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News Release


FOR IMMEDIATE RELEASE: Monday, April 7, 2008

Volunteer programs expand

Bellevue already benefits from the help of more than 6,000 volunteers, but city officials want to expand the opportunities for residents to contribute. TheEarth Day-Arbor Day is a big volunteer draw. city is soliciting ideas from residents and plans to link people offering their services to nonprofit agencies in need of volunteers.

According to data released today, in National Volunteer Month, more than 6,700 people volunteered for Bellevue in 2007. They served more than 133,000 hours, performing a broad range of tasks, from planting trees to teaching classes to serving lunch at the North Bellevue Community Center.

Current volunteer opportunities with the city require varying time commitments, skills and work focus. Students in Bellevue schools can earn community service hours needed for graduation.

On Earth Day-Arbor Day alone -- Saturday, April 19, this year -- hundreds of volunteers are expected to help plant shrubs and remove noxious weeds at Bellevue parks. People who want to participate should contact Bob Schafer by e-mail or by phone at 425-452-7225.

New Emphasis on Volunteering
The city is launching a new push to encourage volunteering, and hired its first citywide volunteer program coordinator in January. (Marji Trachtman coordinates the Police Department's volunteer program and Lourdes Salazar coordinates volunteer programs for the Probation division.)

The volunteering web pages will be revamped to make it easier for people to discover and connect with volunteering opportunities. People can send e-mails detailing their skills and the activities they are interested in.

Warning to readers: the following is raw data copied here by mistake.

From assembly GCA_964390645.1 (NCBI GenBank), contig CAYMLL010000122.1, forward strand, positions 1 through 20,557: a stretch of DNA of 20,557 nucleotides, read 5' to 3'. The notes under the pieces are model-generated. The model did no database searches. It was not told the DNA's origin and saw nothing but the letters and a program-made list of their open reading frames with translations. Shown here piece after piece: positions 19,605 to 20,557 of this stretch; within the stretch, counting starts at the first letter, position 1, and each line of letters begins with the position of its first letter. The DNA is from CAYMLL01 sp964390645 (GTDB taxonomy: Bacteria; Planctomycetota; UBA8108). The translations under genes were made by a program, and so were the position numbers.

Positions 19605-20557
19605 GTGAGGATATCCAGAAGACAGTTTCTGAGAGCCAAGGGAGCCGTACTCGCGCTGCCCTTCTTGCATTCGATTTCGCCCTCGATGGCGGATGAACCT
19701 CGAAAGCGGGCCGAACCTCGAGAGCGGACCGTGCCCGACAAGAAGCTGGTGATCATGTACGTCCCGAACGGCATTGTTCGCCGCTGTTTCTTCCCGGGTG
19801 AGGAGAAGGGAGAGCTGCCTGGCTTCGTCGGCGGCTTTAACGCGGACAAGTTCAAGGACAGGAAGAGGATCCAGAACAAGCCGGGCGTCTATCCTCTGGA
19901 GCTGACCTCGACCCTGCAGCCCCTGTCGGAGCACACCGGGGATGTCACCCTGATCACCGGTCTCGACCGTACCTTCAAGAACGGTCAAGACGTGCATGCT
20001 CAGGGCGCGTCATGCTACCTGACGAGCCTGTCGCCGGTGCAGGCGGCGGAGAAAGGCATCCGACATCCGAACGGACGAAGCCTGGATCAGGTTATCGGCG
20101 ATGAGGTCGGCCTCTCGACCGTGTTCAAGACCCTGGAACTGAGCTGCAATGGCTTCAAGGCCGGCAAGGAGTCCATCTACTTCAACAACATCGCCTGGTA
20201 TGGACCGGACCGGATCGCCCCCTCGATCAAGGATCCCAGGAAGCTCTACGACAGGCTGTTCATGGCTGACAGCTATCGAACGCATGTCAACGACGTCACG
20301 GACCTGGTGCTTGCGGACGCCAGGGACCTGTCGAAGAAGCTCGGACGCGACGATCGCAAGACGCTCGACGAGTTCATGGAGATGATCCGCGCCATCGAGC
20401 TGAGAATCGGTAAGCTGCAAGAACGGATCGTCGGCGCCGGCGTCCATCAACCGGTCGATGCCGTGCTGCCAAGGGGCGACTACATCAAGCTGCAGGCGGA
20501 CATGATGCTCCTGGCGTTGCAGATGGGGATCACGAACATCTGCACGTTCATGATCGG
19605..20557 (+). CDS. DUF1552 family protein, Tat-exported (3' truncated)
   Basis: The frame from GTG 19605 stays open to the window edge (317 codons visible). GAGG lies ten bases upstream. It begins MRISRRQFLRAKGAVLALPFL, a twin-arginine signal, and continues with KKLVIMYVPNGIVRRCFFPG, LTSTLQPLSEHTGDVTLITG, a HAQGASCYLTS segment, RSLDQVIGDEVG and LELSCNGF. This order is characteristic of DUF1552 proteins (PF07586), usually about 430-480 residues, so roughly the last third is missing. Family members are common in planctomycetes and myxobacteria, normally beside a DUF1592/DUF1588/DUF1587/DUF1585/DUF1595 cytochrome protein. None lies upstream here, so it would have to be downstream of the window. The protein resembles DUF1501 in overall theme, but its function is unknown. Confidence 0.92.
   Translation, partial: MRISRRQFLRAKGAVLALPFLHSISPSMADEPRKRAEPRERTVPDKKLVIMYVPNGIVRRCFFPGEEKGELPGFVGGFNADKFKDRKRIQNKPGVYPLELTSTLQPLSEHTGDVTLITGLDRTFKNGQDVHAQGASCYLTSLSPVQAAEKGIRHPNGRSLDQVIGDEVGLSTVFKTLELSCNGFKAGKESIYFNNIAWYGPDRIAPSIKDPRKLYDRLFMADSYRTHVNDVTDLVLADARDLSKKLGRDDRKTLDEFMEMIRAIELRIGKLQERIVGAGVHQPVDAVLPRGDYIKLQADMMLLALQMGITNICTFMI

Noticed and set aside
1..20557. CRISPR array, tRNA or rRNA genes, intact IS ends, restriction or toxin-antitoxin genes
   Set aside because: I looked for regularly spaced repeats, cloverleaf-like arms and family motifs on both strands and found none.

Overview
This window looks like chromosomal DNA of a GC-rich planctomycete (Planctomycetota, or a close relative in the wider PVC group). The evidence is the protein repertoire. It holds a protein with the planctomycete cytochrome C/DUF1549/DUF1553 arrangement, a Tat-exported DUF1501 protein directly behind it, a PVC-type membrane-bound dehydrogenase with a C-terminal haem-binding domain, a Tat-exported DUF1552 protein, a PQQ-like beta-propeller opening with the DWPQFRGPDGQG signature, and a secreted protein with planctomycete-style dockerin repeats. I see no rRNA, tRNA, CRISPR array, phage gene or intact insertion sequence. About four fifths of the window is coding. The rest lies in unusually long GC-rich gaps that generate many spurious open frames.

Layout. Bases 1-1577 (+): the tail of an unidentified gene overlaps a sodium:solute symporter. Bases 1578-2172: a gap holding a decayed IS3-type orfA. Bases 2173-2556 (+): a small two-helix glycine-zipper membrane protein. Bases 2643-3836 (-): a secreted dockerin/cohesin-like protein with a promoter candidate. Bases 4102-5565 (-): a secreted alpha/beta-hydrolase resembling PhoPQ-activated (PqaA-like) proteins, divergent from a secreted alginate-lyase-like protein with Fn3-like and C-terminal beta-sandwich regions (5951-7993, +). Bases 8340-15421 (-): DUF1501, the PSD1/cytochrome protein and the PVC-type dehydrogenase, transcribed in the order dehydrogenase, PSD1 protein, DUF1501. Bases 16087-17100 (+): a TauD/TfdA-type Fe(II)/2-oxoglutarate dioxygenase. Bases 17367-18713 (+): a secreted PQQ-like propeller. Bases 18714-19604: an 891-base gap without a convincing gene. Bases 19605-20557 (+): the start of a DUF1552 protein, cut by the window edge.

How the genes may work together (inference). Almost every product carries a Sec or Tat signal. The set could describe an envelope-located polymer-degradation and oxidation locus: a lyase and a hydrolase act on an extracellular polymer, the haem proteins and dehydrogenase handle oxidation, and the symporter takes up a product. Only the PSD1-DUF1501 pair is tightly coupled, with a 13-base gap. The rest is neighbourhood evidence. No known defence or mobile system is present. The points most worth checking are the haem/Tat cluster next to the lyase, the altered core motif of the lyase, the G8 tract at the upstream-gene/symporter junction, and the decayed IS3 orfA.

In addition to taking suggestions for new volunteer positions, Shelly Shellabarger, the volunteer coordinator, is working with area nonprofits to help them fill volunteer positions. 

Wide Range of Volunteer Opportunities Now
The Parks & Community Services Department has long offered a multitude of volunteer opportunities, including teaching classes, coaching sports teams, assisting at community centers and even serving as canoe guides at Mercer Slough Nature Park. Many of the performers and stage crews at the Bellevue Youth Theatre are volunteers -- children and senior citizens.

Working for the Utilities Department, people can help the environment, tending the city’s Waterwise Garden at the Bellevue Botanical Garden or counting salmon returning to Bellevue streams in the fall.

Volunteers ensure resident input in city planning through participation on Bellevue boards and commissions. There will be open seats on the Parks & Community Services Board after terms expire on May 31. Residents can apply online. Applications are due by 5 p.m., Friday, April 25.

Other opportunities exist in neighborhood mediation, probation, police assistance, Youth Link (adults and teens are needed), Crossroads Mini City Hall, Eastside Amateur Radio Support (EARS), emergency preparedness and code compliance.

Teens can serve on a Youth Link action team, check out life as a farmhand on a working farm at Kelsey Creek or assist with skate park management.

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